Imposter syndrome is understood to be the chronic self-doubt experienced by high-achievers; a belief that one doesn’t deserve the success they have earned. Imposter Syndrome poses as a psychological barrier to young women’s access to and success in decision-making spaces. The experience is especially prominent among young people from backgrounds that have experienced systemic marginalization and oppression, who have been purposely designed out of decision-making spaces. When young women believe they are not qualified or do not deserve their success, they are at risk of checking out or not putting themselves forward for opportunities.
The first step is to name Imposter Syndrome: help young women recognize the feelings associated with Imposter Syndrome and understand the pervasive phenomenon. Connect young women to mental health resources to unpack these beliefs and provide safe spaces for young women to discuss Imposter Syndrome. Most importantly, ensure the phenomenon of Imposter Syndrome is situated in a historical context marked by racism and sexism.
Recommendation #4: Amplify Young Women’s Voices.
“If I have access to space that other womxn don’t, I advocate for their presence and voices in that space. If people ask for recommendations for certain opportunities or roles to be filled, I put forward the names of young womxn.” – Jathusha Mahenthirarajan
In order to bring diverse perspectives into decision-making to change the status quo, it is insufficient to place one young woman in a space of power. Research shows the need for a “critical mass” of young women to encourage innovative ideas and empower diverse perspectives. For example, evidence points to having three or more women on a corporate board in order to change the dynamic. Former female White House staff reference the “amplification” strategy — the repetition of key points by multiple people — to push for the acceptance of different perspectives.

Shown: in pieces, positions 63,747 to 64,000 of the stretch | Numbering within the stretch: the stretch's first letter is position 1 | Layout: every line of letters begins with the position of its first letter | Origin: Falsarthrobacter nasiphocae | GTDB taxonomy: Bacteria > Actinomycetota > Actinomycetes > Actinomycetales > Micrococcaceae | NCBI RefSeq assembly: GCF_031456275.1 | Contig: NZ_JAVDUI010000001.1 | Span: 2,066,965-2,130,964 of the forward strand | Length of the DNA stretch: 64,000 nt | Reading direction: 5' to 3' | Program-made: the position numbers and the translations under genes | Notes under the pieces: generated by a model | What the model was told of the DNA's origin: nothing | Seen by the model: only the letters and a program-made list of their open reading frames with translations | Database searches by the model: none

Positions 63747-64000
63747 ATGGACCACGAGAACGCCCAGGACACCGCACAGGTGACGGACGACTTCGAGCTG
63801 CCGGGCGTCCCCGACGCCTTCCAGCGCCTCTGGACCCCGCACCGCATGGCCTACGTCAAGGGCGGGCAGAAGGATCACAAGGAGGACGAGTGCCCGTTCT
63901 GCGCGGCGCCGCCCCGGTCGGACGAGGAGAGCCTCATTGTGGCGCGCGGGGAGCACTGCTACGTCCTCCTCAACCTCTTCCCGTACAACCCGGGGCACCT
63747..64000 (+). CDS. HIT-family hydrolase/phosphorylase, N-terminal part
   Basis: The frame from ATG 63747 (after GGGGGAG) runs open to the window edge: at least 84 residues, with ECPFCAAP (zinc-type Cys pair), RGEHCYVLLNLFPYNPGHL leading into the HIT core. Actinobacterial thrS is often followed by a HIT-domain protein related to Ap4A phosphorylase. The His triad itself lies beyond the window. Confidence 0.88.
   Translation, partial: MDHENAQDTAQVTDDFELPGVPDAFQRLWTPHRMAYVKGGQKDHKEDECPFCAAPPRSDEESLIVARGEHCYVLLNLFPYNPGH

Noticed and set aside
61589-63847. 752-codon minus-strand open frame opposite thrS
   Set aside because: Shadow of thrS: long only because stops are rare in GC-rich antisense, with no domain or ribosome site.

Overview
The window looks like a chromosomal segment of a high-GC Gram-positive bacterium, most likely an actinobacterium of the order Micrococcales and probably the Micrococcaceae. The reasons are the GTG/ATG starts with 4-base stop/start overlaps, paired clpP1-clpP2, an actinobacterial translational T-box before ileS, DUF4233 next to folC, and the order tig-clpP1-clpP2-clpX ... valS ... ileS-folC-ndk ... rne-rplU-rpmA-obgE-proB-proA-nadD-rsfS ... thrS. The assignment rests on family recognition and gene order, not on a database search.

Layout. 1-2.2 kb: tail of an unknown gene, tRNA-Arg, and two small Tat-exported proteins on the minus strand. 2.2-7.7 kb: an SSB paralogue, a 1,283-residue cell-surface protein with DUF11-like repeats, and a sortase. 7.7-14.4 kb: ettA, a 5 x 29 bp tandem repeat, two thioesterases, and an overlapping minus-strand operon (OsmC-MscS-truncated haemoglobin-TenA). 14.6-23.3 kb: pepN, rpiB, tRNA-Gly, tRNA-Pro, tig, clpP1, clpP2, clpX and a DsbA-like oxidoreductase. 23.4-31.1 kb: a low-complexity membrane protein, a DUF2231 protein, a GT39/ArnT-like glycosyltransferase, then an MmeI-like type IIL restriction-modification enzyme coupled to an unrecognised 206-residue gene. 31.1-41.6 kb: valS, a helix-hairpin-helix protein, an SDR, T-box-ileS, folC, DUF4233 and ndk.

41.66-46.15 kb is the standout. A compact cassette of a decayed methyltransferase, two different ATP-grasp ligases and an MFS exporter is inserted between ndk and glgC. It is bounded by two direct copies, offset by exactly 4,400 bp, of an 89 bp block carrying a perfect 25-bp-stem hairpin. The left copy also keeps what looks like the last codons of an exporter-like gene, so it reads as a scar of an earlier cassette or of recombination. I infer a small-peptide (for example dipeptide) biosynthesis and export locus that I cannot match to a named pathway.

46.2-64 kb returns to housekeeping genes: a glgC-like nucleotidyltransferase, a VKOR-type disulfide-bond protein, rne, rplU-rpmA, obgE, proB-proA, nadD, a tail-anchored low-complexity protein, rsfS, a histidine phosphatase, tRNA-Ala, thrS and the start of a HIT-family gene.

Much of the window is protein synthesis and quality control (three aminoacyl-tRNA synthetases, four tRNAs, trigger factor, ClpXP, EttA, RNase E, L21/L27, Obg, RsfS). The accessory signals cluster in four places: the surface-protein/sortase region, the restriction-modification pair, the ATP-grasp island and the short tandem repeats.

Further, when only one young woman is elevated to a position of leadership, she is at risk for Tall Poppy Syndrome. This term, coined in Australia, refers to the cutting down of the “tallest poppy” by those in their peer group. By ensuring a “critical mass” of young women in decision-making spaces are in leadership positions, we can begin to end the phenomenon of Tall Poppy Syndrome. When striving for representation, ensure the box is not checked when there is merely one new person in the room.
Recommendation #5: Measure Progress.
“If we invite women and marginalized folks into spaces and those spaces aren’t safe for them, we are setting them up for failure.” – Akosua Bonsu
When institutions fail to collect disaggregated data about progress on intersectional gender markers, they contribute to the silencing of underrepresented voices and experiences. This absence of data makes it challenging for institutions to identify gaps and to build a case for organizational and systemic change. Institutions must adopt policies to track the progress made of young women from many diverse backgrounds, identities, and lived experiences. Applying an intersectional lens to evaluation and learning initiatives is critical to achieving equitable outcomes for underrepresented young women leaders.
As civil society organizations and governments meet this year to advance meaningful change for the world’s women, policy-makers must prioritize creating supports for young women to join spaces of power.